Step 5: Select your USB drive
If you’ve got multiple drives or USBs plugged in you’ll need to ensure that the drive you select is the right one. Double check in file explorer which USB is the correct one and then jump back onto your Windows setup and click next.
Step 6: Grab a Cup of Tea and Wait
Now is the part where we wait for Windows to download and then for the tool to create bootable media. If you’ve got a particularly slow download speed, we’d recommend grabbing a cup of tea and waiting for this tool to finish and then come back. The tool will download windows, and then create the Windows 11 installation media on your USB drive for you to use later.
Step 7: Move onto BIOS
Your Windows installation tool should have finished now and you’ll see a screen that says ‘Your USB Flash Drive is Ready’ and there will be a button at the bottom right that says ‘Finish’. Simply click that and you’re done. You can move onto the next step and get your new bootable USB plugged into your gaming PC.
Step 8: Boot into BIOS
Now you’ll want to take the installation USB that you’ve created and move over to your gaming PC. Make sure you’ve got a monitor, mouse and keyboard plugged in too. Turn on your PC and continually start pressing the ‘delete’ key on your keyboard. Doing this while your PC is starting up will allow you to boot into BIOS.
Once your PC has fully turned on you will see a screen similar to the picture we’ve attached. The BIOS screen will change dependent on your motherboard manufacturer, but they all share similarities. This is the EZ mode of MSI’s BIOS, which allows you to make quick tweaks. For more in-depth information on different BIOS, check out our motherboard reviews.
Step 9: Selecting Your Drive
This is the most important part of the setup, selecting your boot priority settings. Navigate to the advanced mode of your BIOS, which is often accessed by hitting ‘F7’, or another function key. Once here, there will be a tab or screen that you can use to look at the boot priorities.
Here you need to click ‘Boot Option 1’ and change it to the UEFI USB partition. This is where the Windows installation is located, and this will allow you to boot into your Windows USB.
Step 9.5: Enable TPM 2.0 (Windows 11 Only)
For Windows 11 systems you will need to Enable TPM 2.0. As we’ve alluded to before, this will depend on the motherboard and the manufacturer, so where your settings are for TPM will change.
For MSI users we’ve provided a picture of the BIOS and how to enable TPM. It is listed under ‘security device support’. If you enable this, you should be good to go for your operating system. Just make sure to save the changes.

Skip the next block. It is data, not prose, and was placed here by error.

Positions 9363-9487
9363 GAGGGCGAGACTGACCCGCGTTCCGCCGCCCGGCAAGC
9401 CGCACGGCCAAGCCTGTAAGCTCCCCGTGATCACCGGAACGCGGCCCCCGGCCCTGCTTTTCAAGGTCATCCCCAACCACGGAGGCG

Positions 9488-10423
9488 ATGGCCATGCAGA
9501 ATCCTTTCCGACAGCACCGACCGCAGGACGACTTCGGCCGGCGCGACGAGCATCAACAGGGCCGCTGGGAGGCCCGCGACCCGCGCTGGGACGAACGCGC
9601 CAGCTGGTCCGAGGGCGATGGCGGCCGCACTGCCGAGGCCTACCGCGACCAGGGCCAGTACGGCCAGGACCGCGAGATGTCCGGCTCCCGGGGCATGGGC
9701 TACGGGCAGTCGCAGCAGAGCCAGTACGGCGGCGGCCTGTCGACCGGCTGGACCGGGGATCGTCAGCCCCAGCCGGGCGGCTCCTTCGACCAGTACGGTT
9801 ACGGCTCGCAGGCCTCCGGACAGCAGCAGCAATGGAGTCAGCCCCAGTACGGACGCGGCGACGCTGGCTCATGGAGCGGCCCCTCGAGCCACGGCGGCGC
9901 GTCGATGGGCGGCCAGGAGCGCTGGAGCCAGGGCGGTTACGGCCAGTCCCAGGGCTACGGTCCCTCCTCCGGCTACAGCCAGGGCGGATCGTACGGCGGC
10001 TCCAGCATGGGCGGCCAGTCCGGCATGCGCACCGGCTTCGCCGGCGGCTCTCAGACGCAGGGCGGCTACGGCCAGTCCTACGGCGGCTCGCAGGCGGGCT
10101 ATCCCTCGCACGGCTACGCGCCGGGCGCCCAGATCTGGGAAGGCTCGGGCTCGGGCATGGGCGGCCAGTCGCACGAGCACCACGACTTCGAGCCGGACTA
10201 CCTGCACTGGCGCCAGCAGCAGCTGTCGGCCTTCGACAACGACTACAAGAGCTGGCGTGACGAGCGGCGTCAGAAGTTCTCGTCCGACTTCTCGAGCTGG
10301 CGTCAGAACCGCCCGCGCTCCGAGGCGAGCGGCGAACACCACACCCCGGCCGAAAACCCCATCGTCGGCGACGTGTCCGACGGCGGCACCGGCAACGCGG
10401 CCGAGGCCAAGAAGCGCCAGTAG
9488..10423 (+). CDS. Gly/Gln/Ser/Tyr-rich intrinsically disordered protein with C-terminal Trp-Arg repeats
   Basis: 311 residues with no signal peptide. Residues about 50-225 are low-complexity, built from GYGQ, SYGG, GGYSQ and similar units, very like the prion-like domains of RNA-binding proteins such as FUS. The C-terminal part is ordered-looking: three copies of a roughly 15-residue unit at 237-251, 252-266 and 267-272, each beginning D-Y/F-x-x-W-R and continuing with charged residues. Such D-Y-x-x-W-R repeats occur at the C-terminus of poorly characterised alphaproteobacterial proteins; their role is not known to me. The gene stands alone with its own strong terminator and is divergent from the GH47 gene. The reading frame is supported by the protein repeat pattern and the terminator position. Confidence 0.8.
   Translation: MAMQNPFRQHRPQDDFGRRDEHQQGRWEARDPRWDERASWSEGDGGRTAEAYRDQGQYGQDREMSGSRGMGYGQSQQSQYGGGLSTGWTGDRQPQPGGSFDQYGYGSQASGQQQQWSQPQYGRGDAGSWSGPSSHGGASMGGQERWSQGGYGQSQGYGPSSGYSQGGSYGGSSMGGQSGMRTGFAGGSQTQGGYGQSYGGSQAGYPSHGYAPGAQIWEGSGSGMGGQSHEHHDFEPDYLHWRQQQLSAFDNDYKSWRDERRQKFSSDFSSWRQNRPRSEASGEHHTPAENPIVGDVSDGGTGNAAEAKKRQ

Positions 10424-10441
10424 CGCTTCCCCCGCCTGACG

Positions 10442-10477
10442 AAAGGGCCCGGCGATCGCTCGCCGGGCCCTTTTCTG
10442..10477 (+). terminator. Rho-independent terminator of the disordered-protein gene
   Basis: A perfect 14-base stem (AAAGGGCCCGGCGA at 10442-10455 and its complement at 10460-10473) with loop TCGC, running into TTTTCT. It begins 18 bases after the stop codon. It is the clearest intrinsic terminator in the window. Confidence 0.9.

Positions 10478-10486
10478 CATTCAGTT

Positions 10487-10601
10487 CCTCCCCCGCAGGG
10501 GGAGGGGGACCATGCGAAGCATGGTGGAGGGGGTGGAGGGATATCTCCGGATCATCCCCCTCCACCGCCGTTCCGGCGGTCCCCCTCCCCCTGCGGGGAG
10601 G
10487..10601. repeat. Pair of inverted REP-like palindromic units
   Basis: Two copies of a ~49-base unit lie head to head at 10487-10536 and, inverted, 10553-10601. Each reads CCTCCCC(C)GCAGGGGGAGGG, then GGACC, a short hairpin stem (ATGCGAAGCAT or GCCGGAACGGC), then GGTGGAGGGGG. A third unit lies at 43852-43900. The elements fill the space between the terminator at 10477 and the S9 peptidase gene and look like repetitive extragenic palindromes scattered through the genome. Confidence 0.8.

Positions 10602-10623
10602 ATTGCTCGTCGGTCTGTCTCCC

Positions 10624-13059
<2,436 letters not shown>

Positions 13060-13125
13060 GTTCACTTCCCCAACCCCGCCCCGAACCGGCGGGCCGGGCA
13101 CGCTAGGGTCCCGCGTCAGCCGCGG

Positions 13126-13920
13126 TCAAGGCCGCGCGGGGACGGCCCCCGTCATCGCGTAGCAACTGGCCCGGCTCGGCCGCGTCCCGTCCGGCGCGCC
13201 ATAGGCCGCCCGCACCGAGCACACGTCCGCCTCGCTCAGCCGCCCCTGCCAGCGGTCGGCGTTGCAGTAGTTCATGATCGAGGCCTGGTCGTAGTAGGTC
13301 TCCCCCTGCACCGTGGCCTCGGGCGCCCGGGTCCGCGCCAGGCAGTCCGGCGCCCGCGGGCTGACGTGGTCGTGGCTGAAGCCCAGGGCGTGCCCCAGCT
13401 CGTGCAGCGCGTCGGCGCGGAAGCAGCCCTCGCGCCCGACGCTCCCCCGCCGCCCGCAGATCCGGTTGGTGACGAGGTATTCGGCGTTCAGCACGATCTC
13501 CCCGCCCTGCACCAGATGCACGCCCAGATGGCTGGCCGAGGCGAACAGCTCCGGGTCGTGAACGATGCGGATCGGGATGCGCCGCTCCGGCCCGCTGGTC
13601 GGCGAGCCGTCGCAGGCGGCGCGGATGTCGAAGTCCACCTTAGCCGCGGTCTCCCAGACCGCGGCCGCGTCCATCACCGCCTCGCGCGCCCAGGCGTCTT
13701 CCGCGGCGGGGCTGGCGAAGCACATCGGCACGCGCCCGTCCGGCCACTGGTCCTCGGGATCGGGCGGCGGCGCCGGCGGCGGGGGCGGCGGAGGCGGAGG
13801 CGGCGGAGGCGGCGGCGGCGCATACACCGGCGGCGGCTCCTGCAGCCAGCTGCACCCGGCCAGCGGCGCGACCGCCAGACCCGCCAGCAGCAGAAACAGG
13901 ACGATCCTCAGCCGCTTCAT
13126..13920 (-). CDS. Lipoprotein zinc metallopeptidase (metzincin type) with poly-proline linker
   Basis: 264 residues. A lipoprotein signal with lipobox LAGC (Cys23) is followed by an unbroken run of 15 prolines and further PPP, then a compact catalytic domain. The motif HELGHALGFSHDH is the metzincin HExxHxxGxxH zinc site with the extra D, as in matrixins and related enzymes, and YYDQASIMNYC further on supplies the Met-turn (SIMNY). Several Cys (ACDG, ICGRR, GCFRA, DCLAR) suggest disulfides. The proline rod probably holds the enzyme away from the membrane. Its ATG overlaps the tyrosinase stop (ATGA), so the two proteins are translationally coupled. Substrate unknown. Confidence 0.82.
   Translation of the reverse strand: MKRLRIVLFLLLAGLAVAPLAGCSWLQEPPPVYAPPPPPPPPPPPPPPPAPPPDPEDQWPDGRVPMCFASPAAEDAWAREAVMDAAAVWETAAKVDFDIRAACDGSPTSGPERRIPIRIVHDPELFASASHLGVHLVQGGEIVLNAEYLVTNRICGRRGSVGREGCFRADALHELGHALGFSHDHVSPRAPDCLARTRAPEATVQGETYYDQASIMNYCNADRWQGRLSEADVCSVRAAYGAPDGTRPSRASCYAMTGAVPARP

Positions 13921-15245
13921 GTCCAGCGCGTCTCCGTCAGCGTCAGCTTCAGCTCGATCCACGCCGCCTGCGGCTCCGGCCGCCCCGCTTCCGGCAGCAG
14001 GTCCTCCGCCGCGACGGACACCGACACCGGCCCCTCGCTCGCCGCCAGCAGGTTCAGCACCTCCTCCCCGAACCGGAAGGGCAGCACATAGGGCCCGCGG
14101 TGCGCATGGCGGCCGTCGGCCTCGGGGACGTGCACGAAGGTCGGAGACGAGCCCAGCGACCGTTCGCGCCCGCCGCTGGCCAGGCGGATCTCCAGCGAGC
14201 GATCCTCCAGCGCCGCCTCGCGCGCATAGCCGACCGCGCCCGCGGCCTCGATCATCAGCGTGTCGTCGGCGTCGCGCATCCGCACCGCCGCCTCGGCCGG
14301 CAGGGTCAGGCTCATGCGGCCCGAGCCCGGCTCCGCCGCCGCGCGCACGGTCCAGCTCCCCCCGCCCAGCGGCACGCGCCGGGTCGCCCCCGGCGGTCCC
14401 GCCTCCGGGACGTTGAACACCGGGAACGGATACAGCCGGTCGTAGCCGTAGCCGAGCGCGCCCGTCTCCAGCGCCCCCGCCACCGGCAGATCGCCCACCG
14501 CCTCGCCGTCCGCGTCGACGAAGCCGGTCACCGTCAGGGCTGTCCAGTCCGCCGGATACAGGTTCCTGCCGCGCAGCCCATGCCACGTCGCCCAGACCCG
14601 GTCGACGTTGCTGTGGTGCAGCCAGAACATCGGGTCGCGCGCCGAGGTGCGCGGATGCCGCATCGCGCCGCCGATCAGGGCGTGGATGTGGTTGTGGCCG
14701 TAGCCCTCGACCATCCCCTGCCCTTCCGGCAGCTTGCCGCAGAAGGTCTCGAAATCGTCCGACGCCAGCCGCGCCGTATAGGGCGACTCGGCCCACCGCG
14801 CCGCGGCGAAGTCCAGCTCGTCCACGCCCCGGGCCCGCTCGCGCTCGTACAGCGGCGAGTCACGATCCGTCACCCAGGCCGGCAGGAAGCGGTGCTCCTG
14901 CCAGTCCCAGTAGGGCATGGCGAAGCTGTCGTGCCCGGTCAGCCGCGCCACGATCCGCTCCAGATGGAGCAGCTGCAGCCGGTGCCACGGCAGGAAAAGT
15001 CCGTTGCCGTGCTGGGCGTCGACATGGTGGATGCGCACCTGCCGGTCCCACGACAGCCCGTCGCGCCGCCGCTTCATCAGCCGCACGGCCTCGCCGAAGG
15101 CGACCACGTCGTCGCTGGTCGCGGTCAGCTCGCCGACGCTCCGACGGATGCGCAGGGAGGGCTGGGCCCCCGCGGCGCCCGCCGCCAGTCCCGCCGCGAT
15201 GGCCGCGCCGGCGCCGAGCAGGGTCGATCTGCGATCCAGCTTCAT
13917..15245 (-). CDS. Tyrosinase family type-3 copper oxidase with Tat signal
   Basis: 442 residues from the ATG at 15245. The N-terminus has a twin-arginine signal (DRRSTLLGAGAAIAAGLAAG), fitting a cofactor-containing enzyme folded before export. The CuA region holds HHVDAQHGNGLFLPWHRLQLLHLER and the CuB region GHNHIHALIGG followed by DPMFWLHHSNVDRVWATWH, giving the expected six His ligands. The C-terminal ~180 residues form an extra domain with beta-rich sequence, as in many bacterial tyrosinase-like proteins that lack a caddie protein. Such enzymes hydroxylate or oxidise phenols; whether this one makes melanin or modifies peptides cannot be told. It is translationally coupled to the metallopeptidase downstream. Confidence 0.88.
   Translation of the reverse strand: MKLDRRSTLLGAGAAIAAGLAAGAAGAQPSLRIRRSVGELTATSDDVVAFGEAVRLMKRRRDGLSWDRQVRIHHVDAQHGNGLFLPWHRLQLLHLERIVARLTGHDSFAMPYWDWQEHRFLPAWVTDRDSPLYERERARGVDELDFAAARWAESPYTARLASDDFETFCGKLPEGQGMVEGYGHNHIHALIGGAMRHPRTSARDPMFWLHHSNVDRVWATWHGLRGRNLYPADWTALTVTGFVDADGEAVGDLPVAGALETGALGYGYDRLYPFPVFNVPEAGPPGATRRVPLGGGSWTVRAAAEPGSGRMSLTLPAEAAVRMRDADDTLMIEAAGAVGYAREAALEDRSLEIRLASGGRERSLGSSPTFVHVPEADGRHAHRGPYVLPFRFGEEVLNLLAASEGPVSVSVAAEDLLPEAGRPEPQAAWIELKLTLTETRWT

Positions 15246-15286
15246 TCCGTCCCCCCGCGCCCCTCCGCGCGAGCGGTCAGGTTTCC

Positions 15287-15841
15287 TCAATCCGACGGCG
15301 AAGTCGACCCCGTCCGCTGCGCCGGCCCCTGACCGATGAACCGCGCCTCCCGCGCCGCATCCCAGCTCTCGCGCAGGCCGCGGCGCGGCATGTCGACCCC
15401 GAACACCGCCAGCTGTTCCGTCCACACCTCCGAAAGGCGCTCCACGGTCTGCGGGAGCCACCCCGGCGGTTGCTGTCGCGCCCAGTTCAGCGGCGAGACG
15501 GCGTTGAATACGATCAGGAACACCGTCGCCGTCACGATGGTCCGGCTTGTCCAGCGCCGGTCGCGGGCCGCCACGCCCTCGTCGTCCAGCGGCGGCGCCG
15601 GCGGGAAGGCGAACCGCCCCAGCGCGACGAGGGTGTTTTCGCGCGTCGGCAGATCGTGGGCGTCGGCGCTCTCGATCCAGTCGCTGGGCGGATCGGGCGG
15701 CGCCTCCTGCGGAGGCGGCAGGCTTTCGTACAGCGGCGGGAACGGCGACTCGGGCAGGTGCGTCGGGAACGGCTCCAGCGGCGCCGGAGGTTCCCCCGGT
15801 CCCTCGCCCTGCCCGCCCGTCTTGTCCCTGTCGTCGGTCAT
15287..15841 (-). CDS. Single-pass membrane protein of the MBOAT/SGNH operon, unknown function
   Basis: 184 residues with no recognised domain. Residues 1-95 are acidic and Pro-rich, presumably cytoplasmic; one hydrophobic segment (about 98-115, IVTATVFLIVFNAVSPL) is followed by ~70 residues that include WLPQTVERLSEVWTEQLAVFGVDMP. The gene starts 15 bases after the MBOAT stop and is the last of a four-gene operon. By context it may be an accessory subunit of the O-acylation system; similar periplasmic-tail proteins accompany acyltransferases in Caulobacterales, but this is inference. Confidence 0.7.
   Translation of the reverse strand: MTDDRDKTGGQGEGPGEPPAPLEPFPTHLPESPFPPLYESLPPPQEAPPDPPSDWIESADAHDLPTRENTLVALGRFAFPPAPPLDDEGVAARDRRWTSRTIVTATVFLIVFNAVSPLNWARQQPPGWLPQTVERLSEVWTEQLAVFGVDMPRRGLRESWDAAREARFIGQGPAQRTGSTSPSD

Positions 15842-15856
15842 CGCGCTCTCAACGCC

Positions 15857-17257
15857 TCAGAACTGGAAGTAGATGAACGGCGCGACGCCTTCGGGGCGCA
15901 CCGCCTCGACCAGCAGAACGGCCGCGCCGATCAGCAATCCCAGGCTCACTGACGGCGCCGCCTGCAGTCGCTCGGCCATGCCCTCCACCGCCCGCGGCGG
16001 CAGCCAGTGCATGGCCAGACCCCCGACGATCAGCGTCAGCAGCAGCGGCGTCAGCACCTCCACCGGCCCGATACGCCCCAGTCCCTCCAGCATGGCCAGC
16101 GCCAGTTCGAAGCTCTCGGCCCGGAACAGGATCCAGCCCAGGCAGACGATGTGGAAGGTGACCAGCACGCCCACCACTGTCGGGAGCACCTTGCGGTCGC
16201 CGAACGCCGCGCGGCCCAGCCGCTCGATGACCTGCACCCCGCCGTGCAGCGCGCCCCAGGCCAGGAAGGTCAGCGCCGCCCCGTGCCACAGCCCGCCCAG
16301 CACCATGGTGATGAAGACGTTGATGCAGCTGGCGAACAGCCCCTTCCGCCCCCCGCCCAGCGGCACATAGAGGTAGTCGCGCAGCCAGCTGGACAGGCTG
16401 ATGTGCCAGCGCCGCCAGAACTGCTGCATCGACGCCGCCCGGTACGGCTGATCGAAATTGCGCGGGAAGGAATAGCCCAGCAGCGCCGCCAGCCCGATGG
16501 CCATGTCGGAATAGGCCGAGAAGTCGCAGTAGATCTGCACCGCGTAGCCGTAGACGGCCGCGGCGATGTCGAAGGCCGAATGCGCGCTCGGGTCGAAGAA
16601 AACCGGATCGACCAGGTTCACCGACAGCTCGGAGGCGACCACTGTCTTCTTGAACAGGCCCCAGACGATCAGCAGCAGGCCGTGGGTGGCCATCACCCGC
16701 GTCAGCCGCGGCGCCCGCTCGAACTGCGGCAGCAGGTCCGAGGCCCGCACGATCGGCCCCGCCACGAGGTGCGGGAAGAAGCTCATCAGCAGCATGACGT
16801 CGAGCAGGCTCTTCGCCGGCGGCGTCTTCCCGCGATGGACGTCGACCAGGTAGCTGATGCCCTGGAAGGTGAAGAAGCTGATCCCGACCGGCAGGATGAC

Step 10: Reboot to Bootable Media
Finally we can move onto the final, main step – installing Windows. You’ll need to exit your BIOS by exiting and saving your changes. our PC should then start booting into the Windows installation.
If you’ve been greeted with the ‘Install Windows’ or ‘Repair your Computer’ screen, you’ve successfully booted into your Windows USB. Now all you need to do is follow the instructions and click next where necessary to get your OS installed.
Step 11: Install Windows
Doing so will eventually bring you to a page which asks “Where do you want to install Windows?”. If you’ve only got one storage drive in your PC you’ll want to select this. If you have multiple, you’ll want to use your main, SSD drive. This will provide you with much faster boot speeds than using a regular hard drive.
If your drive is already formatted into multiple partitions, you’ll want to delete these and format the drive. You can do this using the controls at the bottom. As with our USB drive, make sure there are no files installed on the drive, as these will be deleted during the installation process.
The installation process doesn’t differ in UI between Windows 10 and Windows 11 as the setup uses the exact same installer as Windows 7. This keeps things nice and simple, even if it is easy to forget which version you are installing!
The rest of the process should be relatively simple from here on out. Your PC may reboot a few times, but don’t be alarmed as this is part of the installation process.